Notes & Essays

Why Can Filipinos Talk About Guns But Not Penises?

Why do most of us feel comfortable enough having, say, murder discussed in front of our children, but not sex?

I think we should all talk about sex a whole lot more. Our national—if not global—taboo against sexually explicit speech has always struck me as perplexing.

Okay, maybe not “always.” When I was 14 years old and living in Alabama, I used to babysit this adorable eight-year-old boy named Kevin. Now Kevin had progressive sorts of parents, who, when their child inevitably asked them where babies come from, pretty much straight out told him. The result of this enlightenment was that, the next day, when I took Kevin down to the neighborhood playground, he asked me, “Guess what I have that you don’t? A penis!”

Thereafter, despite my best efforts, he went around repeating this wondrous epiphany to his playmates, other babysitters, other kids’ parents, the ice cream vendor, and basically anyone who would listen. They were shocked. I was mortified.

Nowadays, though, I’m kind of mortified that I was mortified—since I’m no longer 14 and embarrassed by every little thing, like the way my breasts bounce up and down when I run. It’s something breasts do, the way sex is a thing adult people do.

A gun is made to take a man down, whereas a penis—in more ways than one, God bless it—stands and delivers.

I mean, consider this: guns only do one thing, really, which is hurt people. Sure, you might argue with me that they can also protect people, but a gun’s ability to protect pretty much stems from its aforementioned ability to hurt, yeah? In contrast, a penis performs a plethora of wonderful functions, such as engendering pleasure, making babies, and, yes, expelling waste to keep the male body healthy. In other words, although it is widely considered to be a phallic representation, a gun, in fact, is made to take a man down, whereas a penis—in more ways than one, God bless it—stands and delivers.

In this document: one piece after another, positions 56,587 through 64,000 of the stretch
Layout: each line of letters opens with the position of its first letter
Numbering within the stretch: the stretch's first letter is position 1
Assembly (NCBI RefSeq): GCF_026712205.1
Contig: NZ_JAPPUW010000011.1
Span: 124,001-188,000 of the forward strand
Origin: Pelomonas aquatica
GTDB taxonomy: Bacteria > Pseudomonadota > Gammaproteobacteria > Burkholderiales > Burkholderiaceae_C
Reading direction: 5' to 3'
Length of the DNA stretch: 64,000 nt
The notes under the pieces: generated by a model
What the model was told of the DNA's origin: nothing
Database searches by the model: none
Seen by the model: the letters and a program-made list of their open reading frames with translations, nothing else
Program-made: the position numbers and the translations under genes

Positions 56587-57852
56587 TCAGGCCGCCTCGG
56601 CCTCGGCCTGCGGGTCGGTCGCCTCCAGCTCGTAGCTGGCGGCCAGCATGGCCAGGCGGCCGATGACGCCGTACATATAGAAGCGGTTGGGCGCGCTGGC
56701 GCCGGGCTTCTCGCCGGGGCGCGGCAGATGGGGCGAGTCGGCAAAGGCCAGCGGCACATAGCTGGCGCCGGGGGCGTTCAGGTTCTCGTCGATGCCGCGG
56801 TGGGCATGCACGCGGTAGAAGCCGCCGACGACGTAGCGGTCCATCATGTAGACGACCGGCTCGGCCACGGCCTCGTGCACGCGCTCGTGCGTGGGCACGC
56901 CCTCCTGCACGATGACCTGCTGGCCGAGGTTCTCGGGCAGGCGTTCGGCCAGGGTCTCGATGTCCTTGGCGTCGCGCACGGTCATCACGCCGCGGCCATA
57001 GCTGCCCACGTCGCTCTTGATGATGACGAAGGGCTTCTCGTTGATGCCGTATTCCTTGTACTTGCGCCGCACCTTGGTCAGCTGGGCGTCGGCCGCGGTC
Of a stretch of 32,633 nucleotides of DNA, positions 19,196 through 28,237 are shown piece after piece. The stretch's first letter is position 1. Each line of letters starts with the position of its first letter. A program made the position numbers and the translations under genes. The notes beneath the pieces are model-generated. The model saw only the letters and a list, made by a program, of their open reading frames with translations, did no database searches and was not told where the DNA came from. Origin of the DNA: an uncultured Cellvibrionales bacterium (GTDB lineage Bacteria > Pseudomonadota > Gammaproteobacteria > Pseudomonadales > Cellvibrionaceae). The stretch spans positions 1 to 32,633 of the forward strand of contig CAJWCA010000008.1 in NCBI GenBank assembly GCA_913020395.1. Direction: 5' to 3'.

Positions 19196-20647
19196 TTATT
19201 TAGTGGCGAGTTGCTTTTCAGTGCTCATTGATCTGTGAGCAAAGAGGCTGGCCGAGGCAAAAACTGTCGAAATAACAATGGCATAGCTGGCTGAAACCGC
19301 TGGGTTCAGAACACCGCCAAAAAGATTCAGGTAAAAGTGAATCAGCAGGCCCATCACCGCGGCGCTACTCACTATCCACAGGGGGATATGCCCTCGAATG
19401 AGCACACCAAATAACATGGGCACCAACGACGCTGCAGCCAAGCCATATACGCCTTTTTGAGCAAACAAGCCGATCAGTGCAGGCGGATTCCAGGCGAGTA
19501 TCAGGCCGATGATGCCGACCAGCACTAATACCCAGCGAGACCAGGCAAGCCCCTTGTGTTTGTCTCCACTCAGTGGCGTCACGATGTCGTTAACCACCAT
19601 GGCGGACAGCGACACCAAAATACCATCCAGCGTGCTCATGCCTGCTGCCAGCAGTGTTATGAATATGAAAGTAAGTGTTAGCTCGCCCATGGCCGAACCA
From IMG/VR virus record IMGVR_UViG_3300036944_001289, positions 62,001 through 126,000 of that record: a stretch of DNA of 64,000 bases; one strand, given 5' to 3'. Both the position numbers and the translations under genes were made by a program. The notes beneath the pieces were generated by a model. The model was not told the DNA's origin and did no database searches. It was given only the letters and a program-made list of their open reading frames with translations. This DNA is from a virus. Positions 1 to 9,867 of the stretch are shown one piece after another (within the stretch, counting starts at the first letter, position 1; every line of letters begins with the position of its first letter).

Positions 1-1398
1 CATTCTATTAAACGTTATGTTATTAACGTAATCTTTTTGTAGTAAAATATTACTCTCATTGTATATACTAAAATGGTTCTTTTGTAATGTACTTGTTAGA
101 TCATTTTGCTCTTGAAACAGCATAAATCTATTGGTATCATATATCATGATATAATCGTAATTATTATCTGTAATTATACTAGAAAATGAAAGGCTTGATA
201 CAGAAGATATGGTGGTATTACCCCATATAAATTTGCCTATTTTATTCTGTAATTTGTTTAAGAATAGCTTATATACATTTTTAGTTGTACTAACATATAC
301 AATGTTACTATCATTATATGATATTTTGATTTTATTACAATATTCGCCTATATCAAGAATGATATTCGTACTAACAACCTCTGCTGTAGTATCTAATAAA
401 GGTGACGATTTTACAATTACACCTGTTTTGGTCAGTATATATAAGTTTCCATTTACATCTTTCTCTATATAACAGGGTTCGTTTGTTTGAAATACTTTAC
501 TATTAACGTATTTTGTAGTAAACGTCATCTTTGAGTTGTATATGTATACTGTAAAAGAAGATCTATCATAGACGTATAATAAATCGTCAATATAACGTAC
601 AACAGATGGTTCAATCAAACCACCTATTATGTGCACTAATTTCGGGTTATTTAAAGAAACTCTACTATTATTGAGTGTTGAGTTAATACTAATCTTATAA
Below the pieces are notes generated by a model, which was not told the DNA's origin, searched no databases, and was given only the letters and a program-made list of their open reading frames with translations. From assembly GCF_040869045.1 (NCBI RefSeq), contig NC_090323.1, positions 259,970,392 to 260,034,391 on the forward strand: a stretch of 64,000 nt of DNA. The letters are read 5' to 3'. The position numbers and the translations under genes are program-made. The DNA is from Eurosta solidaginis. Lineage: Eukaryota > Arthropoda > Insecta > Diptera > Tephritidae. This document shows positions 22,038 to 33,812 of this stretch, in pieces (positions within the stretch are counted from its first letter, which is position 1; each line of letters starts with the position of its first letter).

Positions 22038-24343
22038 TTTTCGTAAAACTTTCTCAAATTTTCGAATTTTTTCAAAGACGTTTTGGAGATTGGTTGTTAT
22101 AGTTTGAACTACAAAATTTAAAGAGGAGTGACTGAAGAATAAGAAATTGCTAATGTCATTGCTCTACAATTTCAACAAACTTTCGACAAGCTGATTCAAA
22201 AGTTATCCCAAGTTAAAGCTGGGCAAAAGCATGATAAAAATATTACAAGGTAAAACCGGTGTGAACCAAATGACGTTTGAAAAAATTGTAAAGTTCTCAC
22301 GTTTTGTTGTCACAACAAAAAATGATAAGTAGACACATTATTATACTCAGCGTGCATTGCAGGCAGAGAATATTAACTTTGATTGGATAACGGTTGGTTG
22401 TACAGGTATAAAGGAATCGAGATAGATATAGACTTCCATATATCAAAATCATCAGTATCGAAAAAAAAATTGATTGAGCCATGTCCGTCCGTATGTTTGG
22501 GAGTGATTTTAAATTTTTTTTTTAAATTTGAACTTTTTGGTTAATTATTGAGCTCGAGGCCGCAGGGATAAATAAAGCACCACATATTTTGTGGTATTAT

Why, then, is it perfectly all right for us to talk about guns in polite company, but not penises? Why do most of us feel comfortable enough having, say, murder discussed in front of our children, but not sex?


Instead, we come up with the most arcane, linguistic convolutions to refer to—or avoid actually referring to—sex and our sex organs. The penis is called a number of, in my opinion, libido-sapping euphemisms, including ‘manhood,’ ‘member,’ and—I kid you not—‘love wand,’ while the vagina is coyly named stuff like ‘lady parts,’ a ‘flower,’ and the whole-body-shudder-inducing ‘vajayjay.’ Organs of both genders are commonly indicated as ‘down there,’ which one would think might be potentially confusing, given that (a) there are really quite a lot of body parts lower “down there” than your groin, and (b) it’s always vaguely possible that you are, in fact, discussing Australia.

Sex itself is referred to as ‘doing the nasty,’ ‘bumping uglies,’ and ‘making the beast with two backs,’ all of which are particularly illuminating, with their implication that we tend to think of sex as nasty, ugly, and bestial. So many of our worst epithets, after all, are based on sexual activities, which is possibly the most befuddling part of the whole deal—why do we call an objectionable person, for instance, a ‘cocksucker,’ when I have yet to meet a man who has had any objection whatsoever to cocksucking? Ditto ‘cunt.’ And isn’t it peculiar, when you think about it, that ‘motherfucker’ is a dreadful thing to call someone, when every man who has sired more than one non-simultaneous child is, by definition, a motherfucker?

Why do most of us feel comfortable enough having, say, murder discussed in front of our children, but not sex?